• Expanding Existing Federal Programs for Funding and Financing Transportation 09.30.2010 | Washington, DC
  • Risk Management Considerations for Long Term P3s 07.14.2010 | Newport, RI
  • Selecting P3s for Procurement: Evolving from Episodic to Programmatic Public Sector Decision-Making 05.20.2010
  • Leveraging Private Capital for California's Infrastructure Needs 05.02.2010 | Napa, CA
  • Overview of the Texas Department of Transportation Design-Build and Public-Private Partnership Program 04.22.2010 | Dallas, TX
  • Innovative Financing for Design-Build Transportation Projects - Non-Toll Financing Alternatives 04.22.2010 | Dallas, TX
  • California's Infrastructure – Financing and Procuring Construction Projects; Design-Build and Public-Private Partnerships; More Treatment Plants Needed for Water Supply 11.05.2009 | Palm Springs, CA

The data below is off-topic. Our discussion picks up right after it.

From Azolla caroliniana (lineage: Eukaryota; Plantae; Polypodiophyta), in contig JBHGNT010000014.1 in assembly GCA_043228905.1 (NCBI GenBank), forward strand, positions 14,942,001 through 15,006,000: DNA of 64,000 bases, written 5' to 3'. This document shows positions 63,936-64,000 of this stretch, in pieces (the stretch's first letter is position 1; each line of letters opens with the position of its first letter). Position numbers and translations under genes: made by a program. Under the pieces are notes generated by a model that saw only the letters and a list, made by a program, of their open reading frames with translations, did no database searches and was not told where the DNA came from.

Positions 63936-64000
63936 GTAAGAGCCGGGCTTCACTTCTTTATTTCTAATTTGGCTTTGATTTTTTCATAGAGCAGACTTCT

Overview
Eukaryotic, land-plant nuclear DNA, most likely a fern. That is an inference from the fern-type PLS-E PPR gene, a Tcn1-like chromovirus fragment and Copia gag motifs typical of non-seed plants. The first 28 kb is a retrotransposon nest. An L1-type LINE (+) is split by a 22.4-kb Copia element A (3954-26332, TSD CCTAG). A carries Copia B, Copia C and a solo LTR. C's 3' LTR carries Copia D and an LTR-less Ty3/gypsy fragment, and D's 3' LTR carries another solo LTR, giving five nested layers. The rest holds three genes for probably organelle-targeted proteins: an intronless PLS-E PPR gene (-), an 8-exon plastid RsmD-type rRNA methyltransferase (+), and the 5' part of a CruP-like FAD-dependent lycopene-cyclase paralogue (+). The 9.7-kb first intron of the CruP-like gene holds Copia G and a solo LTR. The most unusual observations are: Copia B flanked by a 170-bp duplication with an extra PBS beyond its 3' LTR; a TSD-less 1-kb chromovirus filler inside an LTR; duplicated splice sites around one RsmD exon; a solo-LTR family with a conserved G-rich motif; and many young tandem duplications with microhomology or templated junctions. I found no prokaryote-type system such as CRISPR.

• 3rd Annual Public Private Partnerships Conference - "A Path Forward for Arizona" 10.22.2009
  • What Are P3s? – P3 Contractual Issues 09.29.2009 | Phoenix, AZ
  • P3 Implementation, Best Practices, Lessons Learned 09.29.2009 | Phoenix, AZ
  • US P3 Infrastructure Finance Forum 2009 06.18.2009 | New York, NY
  • Airport Project Delivery Systems Summit IV 06.03.2009
  • Design-Build for Public Entities 05.29.2009 | San Diego, CA
  • 50th Annual Municipal Seminar 05.14.2009 | Indian Wells, CA
  • Design Build and Infrastructure Partnership Projects: The Details of California's New Legislation 03.12.2009 | Napa, CA
  • ABA Mid-Winter Meeting 01.22.2009 | New York, NY
  • Demystifying Best Value in Project Procurement 01.13.2009 | Washington, DC
  • Nossaman Names Elizabeth Cousins Chair of Infrastructure Group 11.14.2023 | Nossaman News Release